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Phytochemistry. 2009 Jul-Aug;70(11-12):1421-7. doi: 10.1016/j.phytochem.2009.07.002. Epub 2009 Sep 14.

Mycorrhization alleviates benzo[a]pyrene-induced oxidative stress in an in vitro chicory root model.

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Univ Lille Nord de France, F-59000 Lille, France.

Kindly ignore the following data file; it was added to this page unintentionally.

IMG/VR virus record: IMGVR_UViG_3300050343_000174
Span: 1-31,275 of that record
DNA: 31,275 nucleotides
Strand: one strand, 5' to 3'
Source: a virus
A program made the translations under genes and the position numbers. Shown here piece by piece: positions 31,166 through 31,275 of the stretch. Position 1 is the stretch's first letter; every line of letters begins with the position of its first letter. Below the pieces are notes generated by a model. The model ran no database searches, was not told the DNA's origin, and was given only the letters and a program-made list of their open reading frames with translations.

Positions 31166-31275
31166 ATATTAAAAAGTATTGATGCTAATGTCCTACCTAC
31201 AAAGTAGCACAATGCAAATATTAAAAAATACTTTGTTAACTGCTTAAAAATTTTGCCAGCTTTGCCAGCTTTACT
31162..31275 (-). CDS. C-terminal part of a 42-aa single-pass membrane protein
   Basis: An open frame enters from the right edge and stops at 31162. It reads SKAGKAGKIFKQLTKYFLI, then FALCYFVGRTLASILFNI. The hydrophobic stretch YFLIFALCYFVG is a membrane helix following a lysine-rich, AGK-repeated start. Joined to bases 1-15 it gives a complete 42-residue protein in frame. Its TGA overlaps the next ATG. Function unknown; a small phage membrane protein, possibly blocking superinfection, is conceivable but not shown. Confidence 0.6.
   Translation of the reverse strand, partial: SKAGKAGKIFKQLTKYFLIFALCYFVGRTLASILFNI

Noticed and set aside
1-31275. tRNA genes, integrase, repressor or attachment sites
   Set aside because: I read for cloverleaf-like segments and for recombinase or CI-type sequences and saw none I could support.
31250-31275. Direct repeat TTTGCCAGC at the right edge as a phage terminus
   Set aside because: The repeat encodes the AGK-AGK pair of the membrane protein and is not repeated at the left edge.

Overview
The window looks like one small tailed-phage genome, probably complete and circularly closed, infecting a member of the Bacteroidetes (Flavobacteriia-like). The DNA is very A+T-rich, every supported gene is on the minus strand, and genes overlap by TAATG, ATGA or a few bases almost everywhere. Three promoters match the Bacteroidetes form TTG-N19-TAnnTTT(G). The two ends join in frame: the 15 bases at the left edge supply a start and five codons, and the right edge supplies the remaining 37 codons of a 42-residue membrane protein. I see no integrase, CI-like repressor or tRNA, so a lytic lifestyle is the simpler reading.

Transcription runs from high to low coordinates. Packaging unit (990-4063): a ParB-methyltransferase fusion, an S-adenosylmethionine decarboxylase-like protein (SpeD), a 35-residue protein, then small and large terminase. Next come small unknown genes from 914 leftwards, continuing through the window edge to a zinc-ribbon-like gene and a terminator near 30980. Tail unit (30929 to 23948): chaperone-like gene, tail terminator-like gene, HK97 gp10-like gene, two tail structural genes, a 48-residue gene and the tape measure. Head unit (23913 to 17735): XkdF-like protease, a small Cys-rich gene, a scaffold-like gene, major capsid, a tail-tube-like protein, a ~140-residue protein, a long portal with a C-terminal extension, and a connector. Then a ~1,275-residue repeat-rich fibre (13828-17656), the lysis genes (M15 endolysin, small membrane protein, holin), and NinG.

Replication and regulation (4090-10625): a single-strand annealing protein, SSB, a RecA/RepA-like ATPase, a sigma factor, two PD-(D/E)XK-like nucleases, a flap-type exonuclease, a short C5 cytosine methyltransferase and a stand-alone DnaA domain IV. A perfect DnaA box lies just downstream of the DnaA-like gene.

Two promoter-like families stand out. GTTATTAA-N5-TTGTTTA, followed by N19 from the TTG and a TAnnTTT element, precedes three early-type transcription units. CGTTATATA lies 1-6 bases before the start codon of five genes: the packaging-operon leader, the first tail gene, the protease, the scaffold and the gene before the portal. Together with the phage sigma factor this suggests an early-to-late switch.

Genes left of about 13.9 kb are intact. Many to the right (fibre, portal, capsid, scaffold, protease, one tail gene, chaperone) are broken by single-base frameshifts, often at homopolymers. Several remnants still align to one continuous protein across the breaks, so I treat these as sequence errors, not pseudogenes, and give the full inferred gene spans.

Among chemicals that are widely spread both in terrestrial and aquatic ecosystems, benzo[a]pyrene is a major source of concern. However, little is known about its adverse effects on plants, as well as about the role of mycorrhization in protection of plant grown in benzo[a]pyrene-polluted conditions. Hence, to contribute to a better understanding of the adverse effects of polycyclic aromatic hydrocarbons on the partners of mycorrhizal symbiotic association, benzo[a]pyrene-induced oxidative stress was studied in transformed Cichorium intybus roots grown in vitro and colonized or not by Glomus intraradices. The arbuscular mycorrhizal fungus development (colonization, extraradical hyphae length, and spore formation) was significantly reduced in response to increasing concentrations of benzo[a]pyrene (35-280 microM). The higher length of arbuscular mycorrhizal roots, compared to non-arbuscular mycorrhizal roots following benzo[a]pyrene exposure, pointed out a lower toxicity of benzo[a]pyrene in arbuscular mycorrhizal roots, thereby suggesting protection of the roots by mycorrhization. Accordingly, in benzo[a]pyrene-exposed arbuscular mycorrhizal roots, statistically significant decreases were observed in malondialdehyde concentration and 8-hydroxy-2'-desoxyguanosine formation. The higher superoxide dismutase activity detected in mycorrhizal chicory roots could explain the benzo[a]pyrene tolerance of the colonized roots. Taken together, these results support an essential role of mycorrhizal fungi in protecting plants submitted to polycyclic aromatic hydrocarbon, notably by reducing polycyclic aromatic hydrocarbon-induced oxidative stress damage.

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